The Playroom: Plungers


Author: Maraya Steadman '89, '90MBA

Maraya Steadman

I have an organized linen closet. It’s the only thing in my life that is organized. I’ve got the sheets folded and stacked according to size, the towels sorted by color, baskets for washcloths. Every time I open the door it makes me happy, this microcosmic fantasy life in my upstairs hall.

Until you get to the floor of the closet, there are three smallish plastic baskets on the floor, the sort I bought at the hardware store “2 for 99 cents!” In the baskets I keep the plungers, plural. Well, in the first two anyway.

After being married for closing on 20 years, I have decided there are three things in life men cannot find: Ketchup, light bulbs and plungers. “Where’s the ketchup?”

Being snide, I answer, “It’s in the dishwasher.”

Where is ketchup supposed to be? There are only two places to put ketchup. In the cupboard before it’s opened, and in the refrigerator after it’s opened.

“It’s not in there.”

“Yes, it is. It’s a large, red, plastic bottle on the door of the refrigerator next to a jar of pickles, on the first shelf, about four inches from the outside handle, and it says ‘ketchup’ on the outside.”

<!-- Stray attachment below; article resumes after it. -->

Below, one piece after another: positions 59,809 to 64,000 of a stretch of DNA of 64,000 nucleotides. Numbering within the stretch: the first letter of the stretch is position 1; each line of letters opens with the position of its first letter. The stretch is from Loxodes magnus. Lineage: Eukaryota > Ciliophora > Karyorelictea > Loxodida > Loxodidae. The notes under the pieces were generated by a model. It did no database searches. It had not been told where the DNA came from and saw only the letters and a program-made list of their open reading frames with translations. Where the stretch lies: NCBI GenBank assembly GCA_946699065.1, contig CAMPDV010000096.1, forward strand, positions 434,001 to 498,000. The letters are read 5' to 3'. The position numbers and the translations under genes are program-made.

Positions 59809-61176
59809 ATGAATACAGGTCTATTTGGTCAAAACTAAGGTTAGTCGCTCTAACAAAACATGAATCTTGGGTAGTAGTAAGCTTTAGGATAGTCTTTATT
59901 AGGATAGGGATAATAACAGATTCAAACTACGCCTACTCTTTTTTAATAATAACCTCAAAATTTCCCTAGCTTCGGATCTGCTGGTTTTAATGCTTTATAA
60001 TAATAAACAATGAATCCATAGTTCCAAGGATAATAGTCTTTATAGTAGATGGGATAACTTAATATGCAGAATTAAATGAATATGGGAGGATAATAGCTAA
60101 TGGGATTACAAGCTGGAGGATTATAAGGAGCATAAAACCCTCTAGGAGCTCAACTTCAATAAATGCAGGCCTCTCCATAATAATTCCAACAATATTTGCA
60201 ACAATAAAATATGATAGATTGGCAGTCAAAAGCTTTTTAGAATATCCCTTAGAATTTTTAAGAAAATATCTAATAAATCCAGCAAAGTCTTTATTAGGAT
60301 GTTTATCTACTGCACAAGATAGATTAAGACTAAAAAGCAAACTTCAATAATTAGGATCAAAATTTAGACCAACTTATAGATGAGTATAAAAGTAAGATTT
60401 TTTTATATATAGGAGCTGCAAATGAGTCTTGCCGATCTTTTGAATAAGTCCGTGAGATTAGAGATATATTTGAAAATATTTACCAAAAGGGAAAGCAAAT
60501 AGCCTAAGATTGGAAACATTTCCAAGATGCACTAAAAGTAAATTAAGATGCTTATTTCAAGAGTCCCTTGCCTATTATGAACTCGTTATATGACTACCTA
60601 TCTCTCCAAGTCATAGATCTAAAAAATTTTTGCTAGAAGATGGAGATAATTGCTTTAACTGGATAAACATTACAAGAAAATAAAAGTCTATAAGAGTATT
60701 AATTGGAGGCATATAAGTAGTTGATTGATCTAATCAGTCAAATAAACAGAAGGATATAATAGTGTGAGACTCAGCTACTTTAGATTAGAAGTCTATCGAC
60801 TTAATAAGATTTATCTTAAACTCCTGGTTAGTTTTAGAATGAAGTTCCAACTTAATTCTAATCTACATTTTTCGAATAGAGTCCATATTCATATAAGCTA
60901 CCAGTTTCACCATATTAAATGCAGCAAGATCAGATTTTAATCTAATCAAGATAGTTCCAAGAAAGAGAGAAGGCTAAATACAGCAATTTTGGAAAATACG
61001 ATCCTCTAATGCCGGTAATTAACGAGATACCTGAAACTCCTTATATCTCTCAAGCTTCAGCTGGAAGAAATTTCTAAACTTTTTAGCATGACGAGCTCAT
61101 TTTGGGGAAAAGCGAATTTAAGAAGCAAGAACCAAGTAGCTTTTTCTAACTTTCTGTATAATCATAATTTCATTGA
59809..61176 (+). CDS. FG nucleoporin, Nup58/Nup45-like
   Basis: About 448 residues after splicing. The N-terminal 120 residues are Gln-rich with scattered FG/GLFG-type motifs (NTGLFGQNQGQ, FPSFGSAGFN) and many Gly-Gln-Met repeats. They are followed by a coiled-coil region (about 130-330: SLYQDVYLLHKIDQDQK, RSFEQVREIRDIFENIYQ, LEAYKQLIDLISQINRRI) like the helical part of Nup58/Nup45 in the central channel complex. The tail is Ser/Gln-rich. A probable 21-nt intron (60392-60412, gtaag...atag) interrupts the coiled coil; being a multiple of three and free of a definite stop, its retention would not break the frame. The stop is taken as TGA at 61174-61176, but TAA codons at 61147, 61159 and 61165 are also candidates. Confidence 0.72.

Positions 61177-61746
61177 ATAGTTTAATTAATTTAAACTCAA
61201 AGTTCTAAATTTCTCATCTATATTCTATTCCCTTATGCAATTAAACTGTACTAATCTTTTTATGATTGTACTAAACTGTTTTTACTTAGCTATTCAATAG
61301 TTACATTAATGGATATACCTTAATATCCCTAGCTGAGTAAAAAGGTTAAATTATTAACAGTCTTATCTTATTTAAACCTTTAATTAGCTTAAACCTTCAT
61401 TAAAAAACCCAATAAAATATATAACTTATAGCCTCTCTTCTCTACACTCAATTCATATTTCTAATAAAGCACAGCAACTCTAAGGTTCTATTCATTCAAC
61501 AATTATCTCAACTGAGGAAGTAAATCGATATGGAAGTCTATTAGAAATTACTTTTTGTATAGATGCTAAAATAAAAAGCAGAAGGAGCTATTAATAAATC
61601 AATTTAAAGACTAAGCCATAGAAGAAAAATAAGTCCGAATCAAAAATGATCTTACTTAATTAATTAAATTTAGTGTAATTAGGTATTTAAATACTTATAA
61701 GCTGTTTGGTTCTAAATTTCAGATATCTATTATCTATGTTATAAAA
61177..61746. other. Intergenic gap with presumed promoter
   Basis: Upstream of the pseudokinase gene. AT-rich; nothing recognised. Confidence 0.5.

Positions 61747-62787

“Oh, I was looking in the dishwasher.”

I suppose when looking for a plunger this morning that’s where he looked too.

A woman would look for a plunger. A man approaches problems differently. A man has a slop problem in the toilet, he doesn’t see a plunger sitting next to the toilet, so he gets in his car, drives to the hardware store and buys a new one, returns to the house, plunges the toilet and then asks his wife, “Why don’t we have any plungers?”

The entire episode takes him about 13 minutes because he can get to and from the hardware store in 10 and in and out of a hardware store in three. A woman, me, would take the 13 minutes to look for the plunger, because there is no way I can actually get in and out of a hardware store in three minutes.

Hardware stores have light bulbs and scented candles next to the paint samples. I always have to smell the candles because I’m curious about what “winter moonbeams” smells like. The store will have plastic storage baskets on sale, “2 for 99 cents!” and that’s a good deal but I’m not sure how many I need or what colors to buy. And because I am not an organized person, I’ll forget what I came in for in the first place. I’ll text my husband in the midst of the garden hoses and then I’ll have to go find some guy named Bob or Ken or Bill who works in plumbing to help me find the plungers so I can buy the most expensive one.

The nice thing about my microcosmic fantasy life in the upstairs closet is that it is my husband, not me, who goes to the hardware store to buy the plungers, and there are three storage baskets on the floor to hold them. When he needs a plunger, he won’t look in the linen closet, he’ll just go buy another one. I know that, and I’m okay with it, until we get to four. I’m not sure where I’ll put that one, probably in the dishwasher.

Maraya Steadman, who lives in a Chicago suburb, is a stay-at-home mother of three children. Her website is Email her at

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